Now, with reference to FIGS. 6 and 7, a spherical ring is produced on a cylindrical rod 21 by inserting a first part 10 over this rod, and more specifically by placing this part in such a way that its interior space opens towards the rod and by exerting radial force in the direction of arrow F1.
The branches 12a, 12b of the part 10 then temporarily part elastically to allow the rod to enter its interior space; once this has been done, the rod 21 is received, with a small amount of clearance, in its semi-cylindrical cradle defined by the wall 110 of the part. The part 10 can then slide freely along the rod, and held captive thereon in that removal of the part can be achieved only with the use of a thin tool, forming a lever.
A second part 10, identical to the first, is then placed on the rod 21 in the same way, but facing in the opposite direction, or head-to-tail with respect to the part already fitted, and by being subjected to a force in the direction of arrow F2, in the opposite direction to arrow F1.
The positioning of the second part with respect to the first at the instant of this fitting is chosen in such a way that the branches 12a, 12b of the second part run alongside the branches 12a, 12b of the first part.
It will be noted here that the end part of each branch, defined by the end parts of the walls 121a, 122a, 123a (or of the walls 121b, 122b, 123b, respectively) is in the form of a point which, at the end of the fitting of the second part 10, becomes wedged in a housing of essentially complementary shape defined by, on the one hand, the outer surface of the rod 21 and, on the other hand, by the face 113a and by the face 123a of the part 10 fitted earlier (or, respectively, by the outer surface of the rod 21 and by the faces 113b and 123b). By symmetry, the same wedging effect is achieved between the points of the branches 12a, 12b of the part 10 fitted earlier and the corresponding housings of the newly-fitted part.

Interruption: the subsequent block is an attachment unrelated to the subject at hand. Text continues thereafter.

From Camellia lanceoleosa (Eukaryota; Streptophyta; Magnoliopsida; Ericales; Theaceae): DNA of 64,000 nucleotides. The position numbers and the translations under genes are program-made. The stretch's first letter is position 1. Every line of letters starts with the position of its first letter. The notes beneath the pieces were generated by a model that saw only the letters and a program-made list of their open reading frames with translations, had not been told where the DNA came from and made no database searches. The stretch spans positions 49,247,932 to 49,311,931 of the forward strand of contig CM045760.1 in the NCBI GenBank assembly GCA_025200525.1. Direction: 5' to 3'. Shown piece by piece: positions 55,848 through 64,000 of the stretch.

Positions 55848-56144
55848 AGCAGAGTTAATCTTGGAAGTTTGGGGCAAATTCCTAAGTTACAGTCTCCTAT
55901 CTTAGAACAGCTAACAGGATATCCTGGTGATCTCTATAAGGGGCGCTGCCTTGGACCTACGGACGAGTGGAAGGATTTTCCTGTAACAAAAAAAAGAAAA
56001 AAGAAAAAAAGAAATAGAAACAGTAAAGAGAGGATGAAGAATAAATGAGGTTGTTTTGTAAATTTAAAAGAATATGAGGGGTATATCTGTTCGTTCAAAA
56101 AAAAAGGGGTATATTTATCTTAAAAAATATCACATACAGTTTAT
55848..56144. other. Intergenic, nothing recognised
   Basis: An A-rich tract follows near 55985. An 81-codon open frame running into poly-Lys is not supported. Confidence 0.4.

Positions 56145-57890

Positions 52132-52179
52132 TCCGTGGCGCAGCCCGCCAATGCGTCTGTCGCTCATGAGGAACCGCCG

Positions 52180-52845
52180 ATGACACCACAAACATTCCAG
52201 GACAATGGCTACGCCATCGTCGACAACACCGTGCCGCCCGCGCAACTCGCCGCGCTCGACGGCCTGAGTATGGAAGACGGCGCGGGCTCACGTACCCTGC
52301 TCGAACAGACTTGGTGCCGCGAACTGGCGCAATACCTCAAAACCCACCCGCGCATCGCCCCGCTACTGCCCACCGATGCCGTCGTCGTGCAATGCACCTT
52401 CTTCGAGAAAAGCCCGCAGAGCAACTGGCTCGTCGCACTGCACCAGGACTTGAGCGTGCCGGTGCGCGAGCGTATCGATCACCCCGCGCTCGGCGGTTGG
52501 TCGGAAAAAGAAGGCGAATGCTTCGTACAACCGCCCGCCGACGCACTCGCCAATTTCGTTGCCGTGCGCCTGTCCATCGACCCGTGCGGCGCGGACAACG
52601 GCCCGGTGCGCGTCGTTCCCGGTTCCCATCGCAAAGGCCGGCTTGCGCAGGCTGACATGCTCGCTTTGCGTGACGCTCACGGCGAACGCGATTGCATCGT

Thus, the rod 21 makes it possible to prevent translational movement of the two parts 10 in a plane perpendicular to its axis, while the aforementioned fourfold wedging effect ensures that the two parts 10 nest snugly together as shown in FIG. 6, without the possibility of coming apart.
In an extremely simple and easy way the two parts 10 thus form a spherical ring which need not be slipped onto the rod from an end, in contrast to what was the case with an ordinary split ring.